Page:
King's Lynn Flat Pack Furniture Assembly

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Guild hall in Kings Lynn 02

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Factfile for Kings Lynn:

Location of Kings Lynn: Norfolk, Eastern England, England, United Kingdom.

Post Code for Kings Lynn: PE30

Kings Lynn Dialling Code: 01553

Population of Kings Lynn: 42,800 (2011 Census)

Ordnance Survey Map Reference for Kings Lynn: TF62390

Initially referred to as Lynn or Lin (and later as Bishop's Lynn), the lively market town of King's Lynn was at one time one of the most vital sea ports in Britain. King's Lynn at present has a population of about forty two thousand and attracts a fairly large amount of tourists, who come to soak in the historical past of this lovely town and also to savor its countless great points of interest and live entertainment events. The name of the town probably derives from the Celtic term for "lake or pool" and doubtless indicates the fact that the area was once covered by a considerable tidal lake.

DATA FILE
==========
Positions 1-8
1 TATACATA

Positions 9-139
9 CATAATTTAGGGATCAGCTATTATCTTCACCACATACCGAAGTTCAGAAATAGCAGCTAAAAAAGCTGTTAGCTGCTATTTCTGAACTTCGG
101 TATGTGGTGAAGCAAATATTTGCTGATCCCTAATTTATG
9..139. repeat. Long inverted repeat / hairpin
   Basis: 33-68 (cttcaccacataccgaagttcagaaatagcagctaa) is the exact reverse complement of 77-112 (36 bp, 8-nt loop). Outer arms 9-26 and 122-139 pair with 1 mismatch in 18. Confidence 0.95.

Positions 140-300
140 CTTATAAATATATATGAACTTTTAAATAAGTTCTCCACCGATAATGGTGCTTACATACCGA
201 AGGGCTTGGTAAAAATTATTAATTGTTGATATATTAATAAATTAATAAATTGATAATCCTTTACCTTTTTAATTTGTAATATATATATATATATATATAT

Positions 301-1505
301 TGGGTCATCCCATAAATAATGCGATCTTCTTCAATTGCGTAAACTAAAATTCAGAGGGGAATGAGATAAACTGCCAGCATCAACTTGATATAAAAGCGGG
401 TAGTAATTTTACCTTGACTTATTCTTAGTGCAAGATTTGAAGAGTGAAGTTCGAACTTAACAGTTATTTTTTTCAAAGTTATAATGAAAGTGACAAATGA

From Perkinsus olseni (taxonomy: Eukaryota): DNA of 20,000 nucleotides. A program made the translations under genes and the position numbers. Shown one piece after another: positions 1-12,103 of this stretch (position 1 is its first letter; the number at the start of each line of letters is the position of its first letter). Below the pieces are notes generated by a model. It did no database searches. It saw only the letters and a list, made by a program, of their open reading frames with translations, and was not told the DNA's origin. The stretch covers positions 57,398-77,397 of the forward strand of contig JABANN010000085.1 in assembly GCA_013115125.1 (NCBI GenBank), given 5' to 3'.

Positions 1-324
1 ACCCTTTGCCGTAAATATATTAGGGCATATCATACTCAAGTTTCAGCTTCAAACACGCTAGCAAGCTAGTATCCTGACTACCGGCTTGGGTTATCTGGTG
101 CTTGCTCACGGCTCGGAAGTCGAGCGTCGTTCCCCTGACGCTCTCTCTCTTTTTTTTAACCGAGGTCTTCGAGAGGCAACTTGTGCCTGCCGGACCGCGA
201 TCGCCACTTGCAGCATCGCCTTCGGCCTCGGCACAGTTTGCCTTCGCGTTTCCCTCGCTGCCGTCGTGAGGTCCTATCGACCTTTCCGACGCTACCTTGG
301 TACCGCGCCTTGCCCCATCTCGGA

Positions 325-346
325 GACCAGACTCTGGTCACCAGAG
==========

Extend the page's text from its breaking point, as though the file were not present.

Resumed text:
King's Lynn stands at the southern end of the Wash in West Norfolk, that huge bite out of the east coast of England where in 1215, King John supposedly lost all his gold treasures. He had been treated to a feast by the citizens of Lynn (as it was named back then), back then a growing port, but as he went west toward Newark, he was engulfed by an extraordinarily high tide and the treasure was lost and never to be found again. A short while after this, King John passed away of a surfeit of lampreys (or a surfeit of peaches), subject to which narrative you believe. Now the town was always a natural hub, the main town for trade between the Midlands and the eastern counties, the train terminus of the Ely, Cambridge, London main line, and also the bridge which joins 'high' Norfolk stretching in the direction of Norwich to the east, and 'low' Norfolk, the flat marshes and fenlands south of the Wash.